In 1999, the University at Buffalo’s football program re-joined the ranks of Division 1-A, now known as the Football Bowl Subdivision, or FBS.
There wasn’t much to write home about over the following 16 seasons. There was very little winning. There were numerous times fans wondered whether the program should drop back down 1-AA, now the Football Championship Subdivision or FCS.
Then Lance Leipold showed up.
In those 16 years before Leipold became head coach of the Bulls, UB had just two winning seasons, two bowl game berths and one appearance in the Mid-American Conference Championship game.
Leipold is currently overseeing the program’s third-straight winning season, a second trip to the MAC title game and almost assuredly a third-consecutive trip to a bowl game. Instead of wondering where UB could find a head coach who could build a winning team, Bulls fans now hope a Power Five conference program doesn’t come and take their coach away.
If the down-and-out Power Five programs didn’t know about Leipold and his success story in Amherst before, this week’s Associated Press Top-25 poll might tip them off.
The 4-0 Bulls are ranked No. 24 in the country, marking their first national ranking in program history. It's the latest in a growing line of accomplishments for Leipold and company. UB has been the winningest team in conference play since the start of the 2018 season (16-4). If you go by overall records, the Bulls have the most wins of any MAC team (29) since the start of the 2017 season.
Not only do Leipold’s teams win, but they’re high-scoring and fun to watch.
Perhaps you did not know that the Bulls currently lead the nation in scoring, averaging 50.8 points per-game. They put 70 points up on the scoreboard in their most recent win over Kent State.
Building a high-scoring offense is nothing new for Leipold, whose teams the last two years averaged 31 points (46th in FBS) and 34 points (29th) per-game. His teams have also shown the ability to score with different identities. In 2018, quarterback Tyree Jackson and wide receiver Anthony Johnson led a powerful passing attack. In 2019 and again this season, UB is bludgeoning opponents with its running game, led by Jaret Patterson and Kevin Marks.
So how has Leipold been able to turn the football program around?
Better talent and better coaching is the short answer. Better facilities have been a big help too.
It's become a regular occurrence for UB to have a number of players in NFL training camps, and there are a handful playing in the league right now, including cornerback Cam Lewis with the Buffalo Bills. Bulls players have also made appearances in the now defunct Alliance of American Football and the XFL. By raising the level of talent on the roster, Leipold has created better internal competition, and that usually leads to more wins.
UB has been able to stack good recruiting classes as well, so one season of key players graduating won’t lead to a downturn in victories.
Leipold has also been able to put together a good coaching staff. Players come into the program and develop over the course of their careers. When they do lose key players to graduation, in many cases, there isn’t a drop off in the next man up, or next Bull up, in this case.
Take the offensive line for example. UB lost three starters from a group that was one of the best in the nation last season. However, the Bulls have not missed a beat up front. They are second in FBS in rushing, averaging 323 yards per-game, and they have yet to give up a sack in their four games this season.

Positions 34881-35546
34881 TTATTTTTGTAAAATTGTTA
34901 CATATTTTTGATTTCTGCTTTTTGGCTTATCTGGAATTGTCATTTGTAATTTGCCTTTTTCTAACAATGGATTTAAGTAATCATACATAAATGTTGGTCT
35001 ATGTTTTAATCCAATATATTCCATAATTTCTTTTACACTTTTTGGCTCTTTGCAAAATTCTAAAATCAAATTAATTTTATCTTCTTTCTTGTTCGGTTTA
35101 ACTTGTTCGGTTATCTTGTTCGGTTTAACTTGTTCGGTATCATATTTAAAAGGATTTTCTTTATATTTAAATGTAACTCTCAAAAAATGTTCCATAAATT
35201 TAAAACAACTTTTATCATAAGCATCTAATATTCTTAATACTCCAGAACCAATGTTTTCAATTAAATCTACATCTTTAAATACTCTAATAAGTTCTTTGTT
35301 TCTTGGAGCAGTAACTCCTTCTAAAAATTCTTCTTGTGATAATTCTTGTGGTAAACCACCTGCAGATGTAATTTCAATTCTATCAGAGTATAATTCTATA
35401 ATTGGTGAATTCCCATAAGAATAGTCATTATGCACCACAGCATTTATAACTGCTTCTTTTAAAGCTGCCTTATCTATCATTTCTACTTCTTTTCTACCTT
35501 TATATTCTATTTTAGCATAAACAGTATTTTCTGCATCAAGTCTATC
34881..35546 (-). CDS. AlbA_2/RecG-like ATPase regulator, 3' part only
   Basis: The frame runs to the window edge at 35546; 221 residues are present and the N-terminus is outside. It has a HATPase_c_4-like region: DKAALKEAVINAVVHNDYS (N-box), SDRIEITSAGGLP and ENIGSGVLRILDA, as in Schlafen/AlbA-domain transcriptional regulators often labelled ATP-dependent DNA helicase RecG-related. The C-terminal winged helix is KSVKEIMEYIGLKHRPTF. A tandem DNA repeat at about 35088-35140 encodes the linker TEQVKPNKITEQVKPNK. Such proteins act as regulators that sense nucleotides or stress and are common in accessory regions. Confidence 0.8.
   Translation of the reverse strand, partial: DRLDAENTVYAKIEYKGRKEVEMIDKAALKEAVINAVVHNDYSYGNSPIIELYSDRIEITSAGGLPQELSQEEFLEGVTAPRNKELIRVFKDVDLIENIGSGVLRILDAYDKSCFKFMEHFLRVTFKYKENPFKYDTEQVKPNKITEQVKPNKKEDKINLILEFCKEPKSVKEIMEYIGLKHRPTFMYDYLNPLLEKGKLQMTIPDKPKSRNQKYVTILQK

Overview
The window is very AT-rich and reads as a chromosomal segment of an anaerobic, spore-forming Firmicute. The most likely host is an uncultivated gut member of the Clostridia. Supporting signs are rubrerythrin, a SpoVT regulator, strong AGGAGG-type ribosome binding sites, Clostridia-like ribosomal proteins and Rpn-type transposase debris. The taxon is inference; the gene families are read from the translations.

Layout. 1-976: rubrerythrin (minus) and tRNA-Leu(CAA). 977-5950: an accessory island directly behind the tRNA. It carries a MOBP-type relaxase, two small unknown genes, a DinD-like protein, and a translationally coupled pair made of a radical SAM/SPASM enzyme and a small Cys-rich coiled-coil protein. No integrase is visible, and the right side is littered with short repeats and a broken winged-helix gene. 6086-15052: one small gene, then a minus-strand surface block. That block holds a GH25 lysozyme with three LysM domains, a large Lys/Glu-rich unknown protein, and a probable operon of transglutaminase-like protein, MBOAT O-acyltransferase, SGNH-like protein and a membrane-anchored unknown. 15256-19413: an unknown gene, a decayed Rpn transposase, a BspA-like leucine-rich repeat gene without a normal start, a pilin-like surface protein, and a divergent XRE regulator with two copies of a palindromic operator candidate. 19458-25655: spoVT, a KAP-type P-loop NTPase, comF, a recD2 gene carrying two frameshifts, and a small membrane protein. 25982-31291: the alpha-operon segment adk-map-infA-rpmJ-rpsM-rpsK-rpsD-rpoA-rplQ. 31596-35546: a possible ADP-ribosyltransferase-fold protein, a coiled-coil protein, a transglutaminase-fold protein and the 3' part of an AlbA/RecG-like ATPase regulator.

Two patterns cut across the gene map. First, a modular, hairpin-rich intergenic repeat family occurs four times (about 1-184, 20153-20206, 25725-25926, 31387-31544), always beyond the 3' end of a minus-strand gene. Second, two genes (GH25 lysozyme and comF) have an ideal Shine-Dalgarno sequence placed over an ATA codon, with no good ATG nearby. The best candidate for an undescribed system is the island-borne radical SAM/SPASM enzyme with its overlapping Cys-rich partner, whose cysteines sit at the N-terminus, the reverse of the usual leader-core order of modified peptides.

Keeping a good coaching staff together leads to sustained success. Leipold’s staff is mostly intact from Year 1, and he had a previous relationship with many of his assistants that followed him to Buffalo from Wisconsin-Whitewater (D-III). That group of assistants includes the two key positions on any staff; both offensive coordinator Andy Kotelnicki and defensive coordinator Brian Borland have been working side-by-side with Leipold since he got the job at UB.
When talking to a program insider for some reasons to explain Leipold’s success, he said the biggest compliment he could give Leipold is how much he fights for his players.
He added that it is no coincidence the new field house was built under his watch. In Leipold’s six years on the job, UB’s facilities have been completely transformed. They desperately needed a field house, and the fact that they were the only MAC school without one was an issue when it came to recruiting. In addition to the field house, a lounge and fueling station was added. Last August, they unveiled a state of the art locker room.
As you might suspect, those things matter when you’re competing with fellow MAC schools and other FBS programs for players.
When you win in the MAC, you usually don’t stay in the MAC. Recent coaches who have turned success in this conference into a coaching job at a Power Five program include P.J. Fleck, who went from Western Michigan to Minnesota, and Matt Campbell, who has built a Top-25 team at Iowa State after winning at Toledo. When Northern Illinois had a decade-long run of dominating the MAC they lost Jerry Kill to Minnesota and Dave Doeren to North Carolina State.
This should not make Bulls fans expect an eventual departure of Leipold, but it is almost always a byproduct of being good.
There are exceptions to the rule, though. Frank Solich, who took over at Nebraska after the legendary Tom Osborne, has been at Ohio University since 2005 and his Bobcats are a consistent winner.
Besides, why worry about the future when you can enjoy the present? The present is the best UB Bulls football program in 50 years.